May 22, 2015: Venice Shuts Down the Iceland Pavilion Mosque & Sotheby’s to Auction First Restituted Gurlitt Painting
In New York ...
“Peter Fox: Blind Trust” opens at Front Room Gallery; “David Rosenboom: Propositional Music” opens at ISSUE Project Room; “Neo-Craftivism,” with works by Katerina Lanfranco, Rebecca Morgan, and Nichole Van Beek, opens at The Parlour Bushwick; “Night Flight,” with works by Trenton Doyle Hancock, Tom McGrath, and Mark Shetabi, opens at Tiger Strikes Asteroid New York.
On Sunday, May 24th, an exhibition of Lissy Funk’s 1964 tapestry The Secret Fish (Der geheime Fisch) opens at JTT.
In East Hampton …
On Saturday, May 23rd, “Cole Sternberg: a moment near the sea” opens at MAMA.
In London ...
“The View From Here” opens at Tiwani Contemporary; “Justin Mortimer: Kult” opens at Parafin; “Shirazeh Houshiary: Smell of the First Snow” and “Sergio Camargo: Mámore” open at Lisson Gallery; “Yeşim Akdeniz: The Secret Life of My Coffee Table” opens at Pi ARTWORKS; “Sean Lynch: DeLorean Progress Report” opens at Ronchini; “Ruth Proctor: Putting it on” opens at Hollybush Gardens.
On Saturday, May 23rd, Pump House Gallery hosts “Infra Sound,” a conversation between artist Alistair McClymont & Neuroscientist Aleksandra Berditchevskai, at 2 p.m.
In Los Angeles ...
On Saturday, May 23rd, “Travis Collinson: Knobby Knees” opens at Maloney Fine Art; “Greg ‘Craola’ Simkins: Where Am I?” opens at KP Projects / MKG; “Andre D. Wagner: American Survey Pt. II: Tell It like It Is” opens at Papillion; “Z-ing,” with works by William Pope.L, Sterling Ruby, Wolfgang Tillmans, Richard Hawkins, Chris Martin, Paul Thek, Joanne Greenbaum, Ravi Jackson, B. Wurtz, and Bjorn Copeland, opens at Richard Telles Fine Art; “C.K. Wilde: Temper” opens at Rosamund Felsen Gallery.
On Sunday, May 24th, “Art and Other Tactics: Contemporary Craft by Artist Veterans,” “Phyllis Green: Fall 12: An Autobiography Considering Charles Ray’s ‘Fall 91’,” and “Chris Francis: Shoe Designer” open at Craft & Folk Art Museum; “Matt Siegle: Eddie’s Gulch” opens at Park View.
In Paris ...
In Tokyo ...
“Yoshinobu Nakagawa: Early Works” opens at Taguchi Fine Art, ltd.
Today’s Notable News
Venetian authorities have shut down the Icelandic Pavilion at the Venice Biennale, a functional mosque (the first one in Venice) created by artist Christoph Büchel and the subject of controversy since it opened on May 8th. Police cited the mosque as a safety concern, claiming that the artist permitted excessive occupancy of the building and had failed to acquire necessary permits for religious use of the space, which previously functioned as a Catholic church. The pavilion’s commissioner, The Icelandic Art Center, has stated that the installation’s goals were accomplished despite its early closure, as it succeeded in raising awareness of societal prejudice and immigration-based conflicts. (via the New York Times)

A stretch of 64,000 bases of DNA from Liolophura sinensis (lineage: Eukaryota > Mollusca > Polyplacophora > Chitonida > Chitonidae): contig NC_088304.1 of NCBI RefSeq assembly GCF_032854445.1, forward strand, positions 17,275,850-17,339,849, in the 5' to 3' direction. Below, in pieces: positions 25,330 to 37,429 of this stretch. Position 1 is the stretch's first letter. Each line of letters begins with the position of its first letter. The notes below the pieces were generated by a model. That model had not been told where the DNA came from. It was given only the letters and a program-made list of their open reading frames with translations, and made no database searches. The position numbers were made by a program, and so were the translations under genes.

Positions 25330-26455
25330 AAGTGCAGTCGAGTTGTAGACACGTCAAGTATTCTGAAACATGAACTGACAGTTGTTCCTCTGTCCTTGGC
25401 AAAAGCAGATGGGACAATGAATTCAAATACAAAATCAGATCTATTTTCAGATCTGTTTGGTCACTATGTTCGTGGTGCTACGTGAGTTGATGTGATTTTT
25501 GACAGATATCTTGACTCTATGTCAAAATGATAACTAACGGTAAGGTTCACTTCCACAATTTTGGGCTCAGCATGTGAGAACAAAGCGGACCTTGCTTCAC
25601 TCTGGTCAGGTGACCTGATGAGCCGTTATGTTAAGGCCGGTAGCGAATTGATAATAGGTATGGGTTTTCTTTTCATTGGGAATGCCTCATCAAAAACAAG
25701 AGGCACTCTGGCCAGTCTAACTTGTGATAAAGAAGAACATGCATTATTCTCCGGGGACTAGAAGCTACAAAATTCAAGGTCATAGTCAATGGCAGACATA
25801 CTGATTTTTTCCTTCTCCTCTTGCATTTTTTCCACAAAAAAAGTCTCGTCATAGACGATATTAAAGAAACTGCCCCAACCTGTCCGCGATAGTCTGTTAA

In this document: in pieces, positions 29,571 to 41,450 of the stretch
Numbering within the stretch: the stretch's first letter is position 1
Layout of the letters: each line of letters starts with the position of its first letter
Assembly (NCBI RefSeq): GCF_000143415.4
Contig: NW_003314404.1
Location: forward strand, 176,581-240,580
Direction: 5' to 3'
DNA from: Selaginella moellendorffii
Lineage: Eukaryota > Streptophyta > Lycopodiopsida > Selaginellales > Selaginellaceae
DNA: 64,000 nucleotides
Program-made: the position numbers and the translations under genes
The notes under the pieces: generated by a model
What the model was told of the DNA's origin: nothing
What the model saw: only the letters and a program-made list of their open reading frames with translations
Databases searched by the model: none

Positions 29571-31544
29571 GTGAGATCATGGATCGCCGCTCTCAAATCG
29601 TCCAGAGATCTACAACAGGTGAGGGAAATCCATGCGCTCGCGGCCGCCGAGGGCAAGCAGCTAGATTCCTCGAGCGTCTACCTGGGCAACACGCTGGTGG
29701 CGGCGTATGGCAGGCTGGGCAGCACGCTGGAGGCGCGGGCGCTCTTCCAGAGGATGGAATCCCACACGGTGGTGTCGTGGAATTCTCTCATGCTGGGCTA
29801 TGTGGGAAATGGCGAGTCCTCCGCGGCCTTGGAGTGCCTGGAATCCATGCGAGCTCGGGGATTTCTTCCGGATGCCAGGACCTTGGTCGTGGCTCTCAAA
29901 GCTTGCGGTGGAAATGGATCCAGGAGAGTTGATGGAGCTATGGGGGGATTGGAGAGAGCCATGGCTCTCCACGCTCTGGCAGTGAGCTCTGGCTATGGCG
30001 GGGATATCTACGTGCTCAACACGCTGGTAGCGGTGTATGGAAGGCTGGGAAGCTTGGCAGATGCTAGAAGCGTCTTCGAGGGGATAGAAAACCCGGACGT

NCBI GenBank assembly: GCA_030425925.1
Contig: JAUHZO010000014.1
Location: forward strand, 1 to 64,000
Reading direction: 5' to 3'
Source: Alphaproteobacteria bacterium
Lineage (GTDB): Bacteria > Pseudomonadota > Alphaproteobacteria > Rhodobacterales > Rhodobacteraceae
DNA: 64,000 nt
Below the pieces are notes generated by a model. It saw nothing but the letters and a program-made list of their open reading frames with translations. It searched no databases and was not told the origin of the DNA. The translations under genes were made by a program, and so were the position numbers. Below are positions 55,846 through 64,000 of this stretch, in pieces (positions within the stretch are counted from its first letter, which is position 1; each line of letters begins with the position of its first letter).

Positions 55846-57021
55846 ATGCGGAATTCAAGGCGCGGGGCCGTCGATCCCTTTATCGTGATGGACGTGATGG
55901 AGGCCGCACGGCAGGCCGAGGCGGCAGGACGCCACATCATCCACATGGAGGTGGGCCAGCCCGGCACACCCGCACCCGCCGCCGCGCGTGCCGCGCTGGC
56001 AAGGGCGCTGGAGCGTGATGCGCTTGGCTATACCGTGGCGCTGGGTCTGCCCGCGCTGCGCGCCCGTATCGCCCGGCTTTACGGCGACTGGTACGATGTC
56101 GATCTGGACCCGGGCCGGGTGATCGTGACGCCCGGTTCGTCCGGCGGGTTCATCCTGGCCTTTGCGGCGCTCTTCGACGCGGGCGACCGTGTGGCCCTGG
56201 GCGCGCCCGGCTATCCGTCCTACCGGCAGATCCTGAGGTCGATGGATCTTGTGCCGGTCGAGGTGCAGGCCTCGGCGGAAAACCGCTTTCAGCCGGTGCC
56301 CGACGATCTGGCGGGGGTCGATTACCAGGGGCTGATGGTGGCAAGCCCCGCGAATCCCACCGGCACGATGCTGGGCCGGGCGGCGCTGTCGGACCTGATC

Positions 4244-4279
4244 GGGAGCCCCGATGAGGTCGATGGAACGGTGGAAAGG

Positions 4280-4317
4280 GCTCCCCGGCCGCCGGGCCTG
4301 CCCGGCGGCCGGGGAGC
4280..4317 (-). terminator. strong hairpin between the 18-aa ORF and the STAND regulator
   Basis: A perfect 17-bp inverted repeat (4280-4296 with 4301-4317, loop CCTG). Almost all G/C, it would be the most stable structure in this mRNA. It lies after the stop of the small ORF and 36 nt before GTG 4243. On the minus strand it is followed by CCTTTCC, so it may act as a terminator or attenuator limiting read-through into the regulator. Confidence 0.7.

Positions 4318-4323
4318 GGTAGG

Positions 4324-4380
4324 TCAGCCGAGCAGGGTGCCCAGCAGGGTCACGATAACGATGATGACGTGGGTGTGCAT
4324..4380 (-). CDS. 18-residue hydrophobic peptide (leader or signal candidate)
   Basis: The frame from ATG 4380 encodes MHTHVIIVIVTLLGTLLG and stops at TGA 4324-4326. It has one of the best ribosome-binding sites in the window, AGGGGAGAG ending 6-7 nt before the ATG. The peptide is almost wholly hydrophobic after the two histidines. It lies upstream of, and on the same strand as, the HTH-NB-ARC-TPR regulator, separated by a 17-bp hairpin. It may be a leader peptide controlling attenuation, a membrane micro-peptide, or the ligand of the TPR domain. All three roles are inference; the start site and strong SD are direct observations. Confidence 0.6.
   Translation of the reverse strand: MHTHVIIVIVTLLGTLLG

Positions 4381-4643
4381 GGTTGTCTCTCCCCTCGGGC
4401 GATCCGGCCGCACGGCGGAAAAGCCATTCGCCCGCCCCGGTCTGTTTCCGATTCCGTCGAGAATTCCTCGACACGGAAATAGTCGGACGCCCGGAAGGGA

After being returned to its rightful heirs just last week, the first painting restituted from Cornelius Gurlitt’s hoard will be auctioned by Sotheby’s on June 24th. The work, Max Liebermann’s Two Riders on the Beach (1901), is expected to sell for as much as £550,000. (via The Art Newspaper)
Three members of Illuminator Art Collective have filed a lawsuit against the New York Police Department for “false arrest and improper seizure of…property,” based on events that occurred last September. The prosecutors were arrested outside the Met for “unlawful posting of advertisements” while protesting at the David H. Koch Plaza inauguration, and their property was held in police custody for over two months following their release. The members of the group are claiming a violation of the First Amendment, as the confiscation of their property prohibited them from taking part in further planned protests. (via Hyperallergic)
Next month, Berlin nonprofit PRAXES Center for Contemporary Art will close its doors after two years in St. Agnes Church, a space now shared with the newly relocated and revamped König Galerie. Founders and directors Kristine Siegel and Rhea Dall are to become co-conveners of Norway’s 2016 Bergen Assembly. (via artnet News)
Eric Fischl is no longer represented by Mary Boone Gallery. After 30 years of representation by the gallery, the artist is discontented by the current state of the art market and does not wish to have gallery representation of any kind at this time. Boone shares similar views, and the gallery’s relationship with Fischl continues to be a positive one. (via The Art Newspaper)
Poet Maya Angelou’s collection of close to 50 works of African-American art will hit the auction block on September 15th. The collection represents artists including Romare Bearden, Melvin Edwards, and Faith Ringgold, with Ringgold’s Maya’s Quilt of Life (1989), a piece commissioned by Oprah, to become the first of the artist’s story quilts ever sold at auction. (via The Observer)
The Clark Art Institute has named as its new associate director of research and academic program Christopher Heuer, who is currently a senior fellow at D.C.’s National Gallery and co-founded Selma arts collective Our Literal Speed. (via Artforum)
Best of Instagram
Via @juddfoundation: “Judd Foundation is happy to share the news that a fall 2017 Donald Judd retrospective will be exhibited at @themuseumofmodernart. Comprising more than 100 works of art gathered from public and private collections around the world, this retrospective aims to provide a multifaceted perspective on Judd, advancing scholarship on his practice and introducing his work to new generations of viewers.”
“A Few Good Reasons to Drop Out of Art School” (via The New Yorker)
Want to catch up with the rest of this week’s news? Review past Daily Digests here.